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Not Amèlie 

Audrey Tautou has found a character to finally end the typecasting. Nice for her, but what about us?

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Before her name became synonymous with French couture, perfumes and other luxury goods, Gabrielle Chanel was a girl of few prospects. By the age of 12, she was a motherless child who was then raised in an orphanage after her father abandoned his children. There she was trained as a seamstress, which is the trade she took up once she left, while also performing by night with her sister in cabarets. In the clubs she acquired the nickname Coco, a name she disliked but that unfortunately stuck.

Coco (Audrey Tautou) and her sister, Adrienne (Marie Gillain), seem to have harbored hopes for careers on the stage, although their main objective was the finding of rich suitors because, really, what careers were open in 1893 to women of modest means? Fontaine’s biopic of Chanel’s early years could be the biography of almost any upwardly mobile woman of the time. The film often calls to mind another 2009 film, Cheri, which is based on stories by Chanel’s contemporary Colette and is set among the world of courtesans and kept women. Coco Before Chanel shows us those years in which Coco lived with the aristocratic playboy Étienne Balsan (Benoit Poelvoorde) and suffered for her love of Arthur “Boy” Capel (Alessandro Nivola). Mostly, however, we see Chanel as a dispassionate and aloof playmate who never fi nds the happiness she desires. Fontaine (The Girl From Monaco) also shows Chanel’s individual sense of style as she strips off the frou-frou from dresses and hats and — voilà — transforms articles of clothing into visions that are uniquely hers.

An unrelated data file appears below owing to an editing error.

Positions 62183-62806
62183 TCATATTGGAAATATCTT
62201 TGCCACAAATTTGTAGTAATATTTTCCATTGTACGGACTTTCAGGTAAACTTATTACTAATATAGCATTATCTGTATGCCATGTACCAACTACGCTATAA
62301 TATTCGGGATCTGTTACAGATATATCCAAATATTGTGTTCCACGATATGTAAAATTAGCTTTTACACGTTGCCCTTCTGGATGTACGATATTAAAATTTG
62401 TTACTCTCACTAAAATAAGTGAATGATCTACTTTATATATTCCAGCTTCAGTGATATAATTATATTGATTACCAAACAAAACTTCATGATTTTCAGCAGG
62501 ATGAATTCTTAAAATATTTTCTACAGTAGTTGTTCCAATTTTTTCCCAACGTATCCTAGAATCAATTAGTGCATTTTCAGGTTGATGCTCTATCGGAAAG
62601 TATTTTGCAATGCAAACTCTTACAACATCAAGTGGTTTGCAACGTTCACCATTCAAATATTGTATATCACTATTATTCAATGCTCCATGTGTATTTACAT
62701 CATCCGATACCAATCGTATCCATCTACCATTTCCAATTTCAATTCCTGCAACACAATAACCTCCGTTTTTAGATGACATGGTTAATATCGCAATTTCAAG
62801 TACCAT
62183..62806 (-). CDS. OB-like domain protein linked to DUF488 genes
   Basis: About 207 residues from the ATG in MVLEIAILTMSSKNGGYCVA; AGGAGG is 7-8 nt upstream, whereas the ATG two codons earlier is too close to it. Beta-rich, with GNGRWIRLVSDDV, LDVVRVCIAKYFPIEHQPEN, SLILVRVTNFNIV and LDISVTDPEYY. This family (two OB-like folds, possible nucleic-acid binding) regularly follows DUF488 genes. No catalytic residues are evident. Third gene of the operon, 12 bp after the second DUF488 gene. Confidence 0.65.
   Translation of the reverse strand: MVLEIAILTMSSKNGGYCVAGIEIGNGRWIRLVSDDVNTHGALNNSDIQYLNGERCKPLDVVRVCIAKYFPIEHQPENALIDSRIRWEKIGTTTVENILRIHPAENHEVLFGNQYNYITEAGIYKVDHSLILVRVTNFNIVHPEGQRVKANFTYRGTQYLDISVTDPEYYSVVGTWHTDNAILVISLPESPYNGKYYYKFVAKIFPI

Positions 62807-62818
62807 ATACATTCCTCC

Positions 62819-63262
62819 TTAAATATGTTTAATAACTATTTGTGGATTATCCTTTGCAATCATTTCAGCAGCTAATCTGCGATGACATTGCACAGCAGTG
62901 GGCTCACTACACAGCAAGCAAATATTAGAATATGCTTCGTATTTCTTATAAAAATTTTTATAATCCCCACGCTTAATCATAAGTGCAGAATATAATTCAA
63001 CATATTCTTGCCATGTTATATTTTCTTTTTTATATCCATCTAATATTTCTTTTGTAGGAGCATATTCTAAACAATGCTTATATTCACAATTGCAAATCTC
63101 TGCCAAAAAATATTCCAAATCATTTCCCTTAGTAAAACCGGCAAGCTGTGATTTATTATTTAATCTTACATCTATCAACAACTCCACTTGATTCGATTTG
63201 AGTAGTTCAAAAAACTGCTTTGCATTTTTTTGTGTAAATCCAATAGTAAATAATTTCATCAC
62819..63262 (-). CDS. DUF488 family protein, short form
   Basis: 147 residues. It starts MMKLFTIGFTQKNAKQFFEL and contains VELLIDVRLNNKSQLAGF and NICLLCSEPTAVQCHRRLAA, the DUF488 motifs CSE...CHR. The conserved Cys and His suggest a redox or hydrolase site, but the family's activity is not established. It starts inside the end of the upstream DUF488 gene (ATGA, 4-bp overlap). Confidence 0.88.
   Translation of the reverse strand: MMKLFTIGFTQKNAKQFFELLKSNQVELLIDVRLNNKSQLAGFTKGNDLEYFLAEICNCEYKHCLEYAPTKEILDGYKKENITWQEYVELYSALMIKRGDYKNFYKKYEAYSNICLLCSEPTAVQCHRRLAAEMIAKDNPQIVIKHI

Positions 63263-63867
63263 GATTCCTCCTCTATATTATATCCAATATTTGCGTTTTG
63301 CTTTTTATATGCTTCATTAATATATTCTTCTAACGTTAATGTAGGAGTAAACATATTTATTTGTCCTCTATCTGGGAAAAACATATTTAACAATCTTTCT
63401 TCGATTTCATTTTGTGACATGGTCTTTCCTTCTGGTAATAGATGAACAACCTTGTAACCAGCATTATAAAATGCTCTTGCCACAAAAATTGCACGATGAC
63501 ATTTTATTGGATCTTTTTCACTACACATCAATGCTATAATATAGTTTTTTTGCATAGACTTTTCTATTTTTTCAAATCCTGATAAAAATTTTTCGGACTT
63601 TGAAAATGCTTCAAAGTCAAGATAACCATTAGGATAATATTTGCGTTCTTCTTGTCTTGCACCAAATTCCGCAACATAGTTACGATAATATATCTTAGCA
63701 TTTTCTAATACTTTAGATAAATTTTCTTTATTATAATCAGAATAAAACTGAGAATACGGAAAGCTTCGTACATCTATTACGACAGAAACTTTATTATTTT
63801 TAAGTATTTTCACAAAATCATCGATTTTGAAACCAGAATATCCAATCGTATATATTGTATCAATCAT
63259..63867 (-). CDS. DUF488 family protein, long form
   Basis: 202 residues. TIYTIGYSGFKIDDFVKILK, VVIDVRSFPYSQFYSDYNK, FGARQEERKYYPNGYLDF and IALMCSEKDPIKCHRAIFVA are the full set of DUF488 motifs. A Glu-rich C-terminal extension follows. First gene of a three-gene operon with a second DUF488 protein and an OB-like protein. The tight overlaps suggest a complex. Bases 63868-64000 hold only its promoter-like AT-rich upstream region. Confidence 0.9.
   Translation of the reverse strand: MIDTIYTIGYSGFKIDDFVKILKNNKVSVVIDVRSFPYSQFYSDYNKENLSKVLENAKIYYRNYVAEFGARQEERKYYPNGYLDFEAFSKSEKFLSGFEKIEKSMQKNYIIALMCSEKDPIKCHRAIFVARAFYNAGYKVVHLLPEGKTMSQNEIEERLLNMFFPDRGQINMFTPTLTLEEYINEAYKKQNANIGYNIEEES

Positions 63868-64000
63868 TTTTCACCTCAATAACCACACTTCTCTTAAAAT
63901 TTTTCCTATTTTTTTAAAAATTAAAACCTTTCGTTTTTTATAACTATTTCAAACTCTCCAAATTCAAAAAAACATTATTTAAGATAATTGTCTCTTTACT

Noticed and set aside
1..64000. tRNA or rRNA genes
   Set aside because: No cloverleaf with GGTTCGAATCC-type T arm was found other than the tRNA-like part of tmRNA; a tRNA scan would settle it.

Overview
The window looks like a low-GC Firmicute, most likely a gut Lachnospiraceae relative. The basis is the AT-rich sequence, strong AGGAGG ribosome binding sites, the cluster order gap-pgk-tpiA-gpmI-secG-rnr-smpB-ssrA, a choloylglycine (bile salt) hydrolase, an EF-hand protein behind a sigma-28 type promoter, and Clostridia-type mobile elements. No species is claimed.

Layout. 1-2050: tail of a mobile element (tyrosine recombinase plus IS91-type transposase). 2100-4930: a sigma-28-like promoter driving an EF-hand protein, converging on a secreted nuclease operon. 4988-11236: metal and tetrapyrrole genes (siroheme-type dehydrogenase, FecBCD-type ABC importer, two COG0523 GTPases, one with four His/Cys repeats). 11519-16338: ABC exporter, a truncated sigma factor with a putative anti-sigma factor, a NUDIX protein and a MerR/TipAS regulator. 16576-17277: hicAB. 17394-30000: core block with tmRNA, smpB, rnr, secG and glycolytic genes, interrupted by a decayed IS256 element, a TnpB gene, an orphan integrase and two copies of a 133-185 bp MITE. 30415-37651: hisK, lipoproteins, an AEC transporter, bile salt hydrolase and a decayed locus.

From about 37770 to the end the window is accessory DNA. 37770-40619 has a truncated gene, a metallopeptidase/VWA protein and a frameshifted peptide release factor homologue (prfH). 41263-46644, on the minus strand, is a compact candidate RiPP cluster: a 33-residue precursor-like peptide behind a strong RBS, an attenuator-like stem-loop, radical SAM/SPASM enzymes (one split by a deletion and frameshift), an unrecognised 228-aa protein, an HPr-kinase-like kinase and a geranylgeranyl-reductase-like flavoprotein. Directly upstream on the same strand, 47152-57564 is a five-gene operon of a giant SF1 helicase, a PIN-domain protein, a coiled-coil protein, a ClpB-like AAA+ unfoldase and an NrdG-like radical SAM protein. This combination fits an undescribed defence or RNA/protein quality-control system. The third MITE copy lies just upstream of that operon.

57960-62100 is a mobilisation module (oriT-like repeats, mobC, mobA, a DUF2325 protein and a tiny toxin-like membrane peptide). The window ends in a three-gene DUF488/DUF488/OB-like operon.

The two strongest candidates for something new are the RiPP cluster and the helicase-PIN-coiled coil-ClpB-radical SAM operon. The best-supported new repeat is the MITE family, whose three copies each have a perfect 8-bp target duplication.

Tautou has long sought a role that might extricate her from permanent typecasting as the elfin charmer Amélie, and she has found such a character in Coco Chanel, whose brass tacks attitude and strong sense of self separate her from the lovelorn girls. There’s not a whole lot more to Coco Before Chanel than this. It’s a perfectly nice period piece and biographical backgrounder, but the film feels as though it’s a meal of tasty side dishes that lacks a main course. 


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